vSAN 7.0 U3 delivers improved performance with optimisations made to the data path when using RAID-5/6 erasure coding very similar to what was added to vSAN 7.0 U2 Performance enhancements , vSAN 7.0 U3 offers caching capability to the incoming writes who’s workloads are serialised and have sustained high outstanding IOPS, this caching capability for writes reduces significant amount of write amplification by enforcing full stripe writes always in the backend.This feature compliments the feature which was introduced with vSAN 7.0 U2 where the reads for large block sequential IOPS were cached.
To give a perspective of how standard writes are handled with RAID 6 , we will have a total of 6 operations (Read data, read parity-1, read parity-2, write data, write parity-1 and write parity-2) for every IO which is received from the guest, i.e 1000 IOPS from the guest will result in 6000 IOPS at the backend in vSAN, these IOPS will also have additional network overhead as these have to go to the respective hosts where the components for the VMs are placed resulting in low throughput and high latency.
Standard Write vs Strided Write
When cluster is upgraded to vSAN 7.0 U3, we will see a significant performance improvements for VMs which are always doing large sequential Write IOPS, where the incoming write IOPS are cached and it waits long enough to see a possibility for a full stripe write, i.e IOPS are not immediately committed to the backend rather cached in cache pages and when it receives enough data to perform a full stripe write, it simply clears the entire stripe row and commits a full-stripe write also called a “Strided Write“, which is completed in just two steps. This reduction in the write amplification also reduces the number IOPS which have to traverse between the host where the VM is running and where the components are placed. This overall achieves a very efficient, low latency and high throughput for the guest VM.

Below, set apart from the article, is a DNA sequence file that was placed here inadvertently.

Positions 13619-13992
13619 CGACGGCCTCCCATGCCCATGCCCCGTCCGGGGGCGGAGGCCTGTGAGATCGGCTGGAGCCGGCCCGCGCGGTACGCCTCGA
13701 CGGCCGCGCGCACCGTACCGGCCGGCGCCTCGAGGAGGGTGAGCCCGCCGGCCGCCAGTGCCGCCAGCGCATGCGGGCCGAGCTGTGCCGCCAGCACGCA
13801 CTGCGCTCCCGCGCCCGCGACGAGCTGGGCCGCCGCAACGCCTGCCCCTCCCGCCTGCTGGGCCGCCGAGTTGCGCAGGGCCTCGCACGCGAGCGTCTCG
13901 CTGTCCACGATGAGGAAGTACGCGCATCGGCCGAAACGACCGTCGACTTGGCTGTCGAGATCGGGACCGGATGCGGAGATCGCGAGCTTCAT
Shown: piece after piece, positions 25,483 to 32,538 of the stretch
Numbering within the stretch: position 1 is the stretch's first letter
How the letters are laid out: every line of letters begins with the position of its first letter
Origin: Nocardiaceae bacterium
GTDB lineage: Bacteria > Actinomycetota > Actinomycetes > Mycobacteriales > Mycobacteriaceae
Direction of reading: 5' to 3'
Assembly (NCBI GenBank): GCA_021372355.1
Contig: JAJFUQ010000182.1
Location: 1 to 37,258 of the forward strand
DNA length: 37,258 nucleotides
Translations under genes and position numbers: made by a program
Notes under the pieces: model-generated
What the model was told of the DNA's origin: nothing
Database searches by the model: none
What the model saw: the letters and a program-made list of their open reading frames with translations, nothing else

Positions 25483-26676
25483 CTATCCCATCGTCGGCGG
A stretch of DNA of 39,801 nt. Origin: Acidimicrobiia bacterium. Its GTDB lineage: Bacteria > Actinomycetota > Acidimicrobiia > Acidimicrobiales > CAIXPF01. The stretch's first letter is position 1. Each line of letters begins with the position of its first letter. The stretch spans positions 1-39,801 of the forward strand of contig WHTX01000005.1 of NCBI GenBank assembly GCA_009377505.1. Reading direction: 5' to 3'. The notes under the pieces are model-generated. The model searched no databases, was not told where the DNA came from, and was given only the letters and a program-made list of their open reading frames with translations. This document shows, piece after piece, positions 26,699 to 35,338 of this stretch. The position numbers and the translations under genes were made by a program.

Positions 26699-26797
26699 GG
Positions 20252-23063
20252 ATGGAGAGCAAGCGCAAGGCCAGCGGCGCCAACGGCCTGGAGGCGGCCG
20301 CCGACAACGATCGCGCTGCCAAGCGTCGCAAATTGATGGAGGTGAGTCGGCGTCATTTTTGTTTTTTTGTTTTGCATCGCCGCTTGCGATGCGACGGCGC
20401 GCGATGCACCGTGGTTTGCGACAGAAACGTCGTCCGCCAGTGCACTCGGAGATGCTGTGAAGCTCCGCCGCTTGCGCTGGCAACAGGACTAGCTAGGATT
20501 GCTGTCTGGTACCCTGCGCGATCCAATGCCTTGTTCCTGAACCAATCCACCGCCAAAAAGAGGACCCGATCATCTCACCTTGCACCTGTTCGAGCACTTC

Above image is a similar example for a RAID-5 object, when the VM issues IOs to the backend usually it takes 4 operations with a standard write, however when cached and written as a strided write its achieved with just two steps. Once again we see that write amplification is reduced significantly by reducing number of operation needed to complete the IO at storage and network layer.
Strided write feature is always opportunistic and will generally work well with erasure coding R5/R6 for workloads with I/O sizes are sufficiently large enough to span across RAID row – 3MB for RAID-5, or 4MB for RAID-6. (e.g. 32 OIOs each with 128K I/O size) or write IO bursts – moderate OIO. (e.g. 8 OIO each with a 512KB I/O size).
Having explained the feature “standard write” vs “strided write“, vSAN does not always receive full stripe writes. If incoming writes are not sequential, does not have a lot if outstanding I/O, or does not exceed the size of the stripe row, the more-efficient strided write method will not be used. This is dynamically determined by vSAN and such cases it will have to fall back to standard write .
Strided writes are unable to be performed in a stretched cluster or 2-node where nested levels of resilience is used. In those topologies, the traditional method for writing data to the stripe is used instead.
For VMC Users
VMConAWS consumers will benefit from these enhancements around strided write performance starting from version M16 which is equivalent to vSAN 7.0 U3.